January 26, 2011 | Unregistered CommenterSeattle Sun

I'm in the "I haven't touched it camp.". I'm honestly a little nervous. Funny story about my one Korean food experience. Before kids, ben and I were in Vancouver for the night and famished. The only restaurant in quick distance was the Korean restaurant adjoint to the hotel. While waiting to be seated we had the server walk by us a few times and no one in the restaurant. Finally, she stops, "The liquor store is across the street.". We assured her that we wanted to eat there and weren't looking for the liquor store. Come to find we were the only white people eating there that night and her comment might not have been too far off base.

January 26, 2011 | Unregistered CommenterKamille

Ah, I love reading this! I live in Korea and have gotten used to eating kimchi at one or two meals per day, and I miss it when I don't! A restaurant's kimchi becomes a factor when deciding where to have dinner with friends, "That's the place with the really good, strong kimchi!" or "Their kimchi is kind of salty" or "They have that crunchier kind". I've wanted to make it while here, but my kitchen and fridge are too tiny. Luckily, Korean friends have gifted it to me, mostly in November and December when families have their Kimchi Nal- kimchi making day. The day depends on the weather (when they are harvesting or buying all their cabbage) and also when the multiple generations can all get together. Then they make months worth of kimchi in a weekend. You know it's kimchi nal season because there are piles of cabbage about 4x4x4 feet in grocery stores, and congregations of multiple 50-gallon tubs of salt water on the sidewalks for soaking the cabbage. Also, kimchi in Korean = 김치 . Can't wait to make it when I get back to the US! :)

January 26, 2011 | Unregistered CommenterAmber

Me too!

January 26, 2011 | Unregistered CommenterElenor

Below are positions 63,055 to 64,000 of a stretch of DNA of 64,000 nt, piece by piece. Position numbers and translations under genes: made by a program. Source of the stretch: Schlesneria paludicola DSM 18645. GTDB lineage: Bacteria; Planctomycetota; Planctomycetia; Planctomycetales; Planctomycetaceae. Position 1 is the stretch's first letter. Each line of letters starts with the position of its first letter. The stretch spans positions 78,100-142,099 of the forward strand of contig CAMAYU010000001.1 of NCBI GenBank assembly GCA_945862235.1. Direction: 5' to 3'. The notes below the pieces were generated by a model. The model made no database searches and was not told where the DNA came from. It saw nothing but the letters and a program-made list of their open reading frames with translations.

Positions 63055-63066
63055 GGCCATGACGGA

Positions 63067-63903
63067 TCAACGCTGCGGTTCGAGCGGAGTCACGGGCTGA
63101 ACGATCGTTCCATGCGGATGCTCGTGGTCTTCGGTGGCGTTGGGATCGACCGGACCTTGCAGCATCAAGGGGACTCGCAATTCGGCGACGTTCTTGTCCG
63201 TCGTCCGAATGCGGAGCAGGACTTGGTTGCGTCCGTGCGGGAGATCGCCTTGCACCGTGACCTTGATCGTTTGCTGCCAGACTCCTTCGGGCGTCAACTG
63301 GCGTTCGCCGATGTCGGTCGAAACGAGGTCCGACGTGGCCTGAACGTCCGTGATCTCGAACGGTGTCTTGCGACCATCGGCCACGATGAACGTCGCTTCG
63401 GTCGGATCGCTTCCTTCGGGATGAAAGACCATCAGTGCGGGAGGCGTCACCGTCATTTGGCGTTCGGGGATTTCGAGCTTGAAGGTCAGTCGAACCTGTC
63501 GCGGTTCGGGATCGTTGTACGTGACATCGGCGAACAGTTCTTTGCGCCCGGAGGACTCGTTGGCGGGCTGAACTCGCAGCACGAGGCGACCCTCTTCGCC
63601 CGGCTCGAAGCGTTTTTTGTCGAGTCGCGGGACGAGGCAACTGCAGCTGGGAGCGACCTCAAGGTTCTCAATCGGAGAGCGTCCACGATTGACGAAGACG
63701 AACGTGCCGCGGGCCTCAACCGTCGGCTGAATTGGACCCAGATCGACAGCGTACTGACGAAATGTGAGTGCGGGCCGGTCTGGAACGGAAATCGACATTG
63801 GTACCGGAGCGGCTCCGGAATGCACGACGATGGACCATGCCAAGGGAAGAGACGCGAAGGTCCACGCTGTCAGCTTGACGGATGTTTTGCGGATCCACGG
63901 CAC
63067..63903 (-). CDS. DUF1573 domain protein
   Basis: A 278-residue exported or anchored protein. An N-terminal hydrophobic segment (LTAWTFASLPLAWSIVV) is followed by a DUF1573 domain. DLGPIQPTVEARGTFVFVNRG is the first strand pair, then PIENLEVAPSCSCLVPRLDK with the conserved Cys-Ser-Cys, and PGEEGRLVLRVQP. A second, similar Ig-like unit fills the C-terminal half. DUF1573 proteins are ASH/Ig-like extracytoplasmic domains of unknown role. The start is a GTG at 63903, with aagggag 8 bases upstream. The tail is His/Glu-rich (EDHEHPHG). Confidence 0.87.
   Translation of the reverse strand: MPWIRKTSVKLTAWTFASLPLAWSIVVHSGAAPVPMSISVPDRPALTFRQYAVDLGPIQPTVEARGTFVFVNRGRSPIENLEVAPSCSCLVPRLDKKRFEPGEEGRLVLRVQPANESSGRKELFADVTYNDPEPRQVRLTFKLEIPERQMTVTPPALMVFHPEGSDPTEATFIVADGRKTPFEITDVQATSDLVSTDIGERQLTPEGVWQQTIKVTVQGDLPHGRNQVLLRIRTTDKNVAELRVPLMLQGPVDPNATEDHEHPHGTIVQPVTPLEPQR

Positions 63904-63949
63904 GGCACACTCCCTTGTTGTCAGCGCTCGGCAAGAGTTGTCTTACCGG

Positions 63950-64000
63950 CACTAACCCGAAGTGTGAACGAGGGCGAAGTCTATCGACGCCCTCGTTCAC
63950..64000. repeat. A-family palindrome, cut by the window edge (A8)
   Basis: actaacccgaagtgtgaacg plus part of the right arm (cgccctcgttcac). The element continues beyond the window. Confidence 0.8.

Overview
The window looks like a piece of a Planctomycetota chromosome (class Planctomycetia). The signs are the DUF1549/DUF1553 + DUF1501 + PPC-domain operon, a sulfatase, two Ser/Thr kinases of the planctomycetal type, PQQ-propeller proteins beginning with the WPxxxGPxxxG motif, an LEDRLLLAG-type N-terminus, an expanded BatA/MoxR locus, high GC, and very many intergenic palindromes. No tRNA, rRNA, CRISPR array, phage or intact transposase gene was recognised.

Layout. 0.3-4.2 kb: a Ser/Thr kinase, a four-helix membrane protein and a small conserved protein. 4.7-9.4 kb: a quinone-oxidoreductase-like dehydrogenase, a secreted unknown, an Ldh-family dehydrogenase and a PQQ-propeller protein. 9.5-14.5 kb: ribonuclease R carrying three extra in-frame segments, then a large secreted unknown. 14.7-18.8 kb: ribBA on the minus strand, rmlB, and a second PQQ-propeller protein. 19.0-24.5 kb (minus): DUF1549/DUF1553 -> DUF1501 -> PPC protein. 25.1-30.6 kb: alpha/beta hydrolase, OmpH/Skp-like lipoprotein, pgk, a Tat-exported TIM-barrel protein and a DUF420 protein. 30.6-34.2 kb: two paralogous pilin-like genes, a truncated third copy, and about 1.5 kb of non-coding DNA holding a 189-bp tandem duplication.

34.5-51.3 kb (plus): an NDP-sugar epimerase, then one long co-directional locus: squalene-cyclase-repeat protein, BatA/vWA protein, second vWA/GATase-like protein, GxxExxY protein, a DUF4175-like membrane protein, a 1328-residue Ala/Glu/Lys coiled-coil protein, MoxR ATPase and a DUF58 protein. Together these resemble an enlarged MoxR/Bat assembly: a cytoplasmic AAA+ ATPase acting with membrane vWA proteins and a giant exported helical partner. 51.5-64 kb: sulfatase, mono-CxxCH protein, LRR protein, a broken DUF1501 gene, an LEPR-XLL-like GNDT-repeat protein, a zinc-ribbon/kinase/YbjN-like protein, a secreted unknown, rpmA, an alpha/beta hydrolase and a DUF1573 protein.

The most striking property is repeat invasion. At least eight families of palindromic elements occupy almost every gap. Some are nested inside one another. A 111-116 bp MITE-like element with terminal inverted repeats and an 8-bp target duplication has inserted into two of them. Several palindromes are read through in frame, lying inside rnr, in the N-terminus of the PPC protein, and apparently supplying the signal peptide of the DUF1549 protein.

oh how i wish that jar were in my kitchen right now!

January 26, 2011 | Unregistered Commenterbethany

I just did a google search for the kimchi recipe I heard on the Splendid Table podcast while on a run today and, WHAT?!!??, out came your blog with a kimchi recipe of its own. Way to rank high on google Sarah! Excited to find the time to try this out. I have become a bit of an addict (the only one in my family, of course.)

January 26, 2011 | Unregistered Commentermisha

I totally agree with you in that Korean food is an undiscovered gem in the Asian restaurant business. But I kind of like it that way. It keeps the dives as dives and the food authentic, cheap and delicious. Unfortunately the sushi craze has made sushi into things that would be unrecognizable to the Japanese eye. My friends have separate 'kimchi fridges' for this staple food - beware of a permeating, all-encompassing fragrance! I'm not kidding! :)

January 27, 2011 | Unregistered Commenterme.you.key

Yaaaaaay! She's back. It's because you do the living, Sarah, that I'm here listening in on the re-living. Take all the time you need to do the living, but know that your sharing lights a little candle in my heart. Thank you.

January 27, 2011 | Unregistered Commentercate

I'm Korean and have been eating kimchi my whole life. The recipe you listed is quite authentic and similar to how my mum and I make it. I never realized how much work it is until I saw all the steps written out...

Anyways, a little suggestion: kimchi fried rice with a fried egg on top. One of THE go-to comfort foods!

February 1, 2011 | Unregistered CommenterJenny
Thank you for your sharing, it is worth collecting blog.
July 9, 2012 | Unregistered CommenterNike Shocks

PostPost a New Comment

Enter your information below to add a new comment.
Author Email (optional):
Author URL (optional):
Post:
 
All HTML will be escaped. Hyperlinks will be created for URLs automatically.